What is Dependency Injection (DI)?

  • Dependency Injection (DI) is all about removing dependencies from your code.
  • DI is a pattern used for decoupling components and layers in the system.
  • Dependency injection means passing a dependent object as a parameter to a method/class, rather than having the method/class create the dependent object.
  • Dependency injection provides opportunities to -
    • simplify code,
    • abstract dependencies between objects,
    • and automatically generate dependent object instances.

How to achieve Dependency Injection (DI)?

This can be done in two step:

  1. Identify dependency

  2. Inject dependency when needed

    • Do not instantiate the dependencies explicitly in the class. Instead, declaratively express dependencies in the class definition. 
    • These dependencies are usually provided as interfaces for further decoupling and to support testability.
    • The pattern seeks to establish a level of abstraction via a public interface and to remove dependencies on components by supplying 'plug-in' architecture.
      • I.e. individual components are tied together by the architecture rather than being linked together themselves. 
    • Use a Builder object (Factory pattern) to obtain valid instances of the object's dependencies and pass them to the object during the object's creation and/or initialization. 
    • Dependencies can be injected using a constructor, property setter, an interface injection-
      • Constructor injection:

        • IoC pattern is implemented through injecting dependencies into a component when it is constructed, where the interface parameter which is referenced internally inside the class is been exposed through the constructor.
      • Setter injection:

        • It is enabling the injection of the interface implementation through the public property with the set block.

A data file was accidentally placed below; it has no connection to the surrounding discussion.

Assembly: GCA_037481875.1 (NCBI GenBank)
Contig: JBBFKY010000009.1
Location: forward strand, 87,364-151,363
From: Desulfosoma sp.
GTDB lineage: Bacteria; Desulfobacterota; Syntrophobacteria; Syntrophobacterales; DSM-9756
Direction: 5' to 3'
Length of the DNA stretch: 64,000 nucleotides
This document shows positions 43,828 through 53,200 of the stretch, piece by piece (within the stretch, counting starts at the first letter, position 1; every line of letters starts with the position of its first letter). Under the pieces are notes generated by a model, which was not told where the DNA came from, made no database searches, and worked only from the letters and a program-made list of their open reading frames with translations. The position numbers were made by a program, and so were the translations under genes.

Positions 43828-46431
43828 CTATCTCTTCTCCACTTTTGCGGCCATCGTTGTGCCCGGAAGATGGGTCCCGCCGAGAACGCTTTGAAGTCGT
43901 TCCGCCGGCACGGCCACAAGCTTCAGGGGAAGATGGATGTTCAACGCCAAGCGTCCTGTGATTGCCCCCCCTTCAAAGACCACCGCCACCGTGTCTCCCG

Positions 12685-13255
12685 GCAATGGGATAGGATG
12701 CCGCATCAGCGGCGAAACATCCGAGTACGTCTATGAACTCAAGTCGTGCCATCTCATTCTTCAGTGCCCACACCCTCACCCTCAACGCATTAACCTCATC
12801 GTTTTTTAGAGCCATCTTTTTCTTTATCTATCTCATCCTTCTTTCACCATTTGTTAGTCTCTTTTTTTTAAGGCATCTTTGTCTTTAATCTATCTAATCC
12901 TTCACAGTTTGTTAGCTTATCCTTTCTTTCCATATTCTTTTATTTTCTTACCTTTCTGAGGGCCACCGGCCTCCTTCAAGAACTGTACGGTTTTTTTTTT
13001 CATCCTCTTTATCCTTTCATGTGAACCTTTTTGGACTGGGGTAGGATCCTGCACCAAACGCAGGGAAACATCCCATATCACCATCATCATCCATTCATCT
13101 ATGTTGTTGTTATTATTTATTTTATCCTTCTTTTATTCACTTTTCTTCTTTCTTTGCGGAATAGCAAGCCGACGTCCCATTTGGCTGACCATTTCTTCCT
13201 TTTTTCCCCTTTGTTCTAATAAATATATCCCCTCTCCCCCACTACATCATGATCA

• Components of Dependency Injection: 

        • dependent consumer.
          • The dependent object describes what software component it depends on to do its work. 
        • Interface contracts.
          • Declaration of the component's dependencies.
        • An injector (aka a provider or container
          • Creates instances of classes that implement a given dependency interface on request.
          • The injector decides what concrete classes satisfy the requirements of the dependent object, and provides them to the dependent.

Explain Dependency Injection (DI) with Example?

Let's say we have ‘PDFCreator’ Class, which will create PDF for review as shown:

public class PDFCreator
 private Review review
 public PDFCreator()
 review= new Review();

Identify dependency-

In above code, we have created dependency with Review object. What if we have two different kinds of reviews? Or any other change in Review object that we don't want to expose to PDF Creator.

Inject dependency-

In order to remove this dependency, we would like to remove dependency and inject it whoever needed. To do this we modify the code as shown below.

public class PDFCreator
 private IReview iReview
 public PDFCreator(IReview iReview)
 this.iReview = iReview;

In this fix, we are now referring to Interface for ‘Review’ class and injecting it when we create ‘PDFCreator’ object, and because of this interface, we can inject different Review objects if any and removing the dependency of ‘Review’ class makes it ready for changes if any.


Pros of Dependency Injection (DI):

  • Useful for test-driven development - without DI it can be difficult to test modular system because the components under test are highly coupled to the rest of the system.
  • Best for developing a modular system whose components can be replaced without requiring recompilation.
  • Provides the ability to swap dependency implementations in different environments.
  • Provides a mechanism for sharing resources throughout an application.
  • Inversion of control is a practical way to reduce code duplication, and if you find yourself copying an entire method and only changing a small piece of the code

Cons of Dependency Injection (DI):

  • Use DI only when required - Do not stick it everywhere. If you will overuse this pattern, you will make very complicated design and even more complicated code.
  • Process may have a minor impact on performance

Examples of Tools / Libraries Used for Dependency Injection (DI):

  • Castle Windsor,
  • Unity

How Dependency Injection (DI) helps in Unit Testing?

It's very easy to write unit tests for your code because it depends on nothing else than the objects it accepts in its constructor/setters and you can easily initialize them with the right objects in isolation.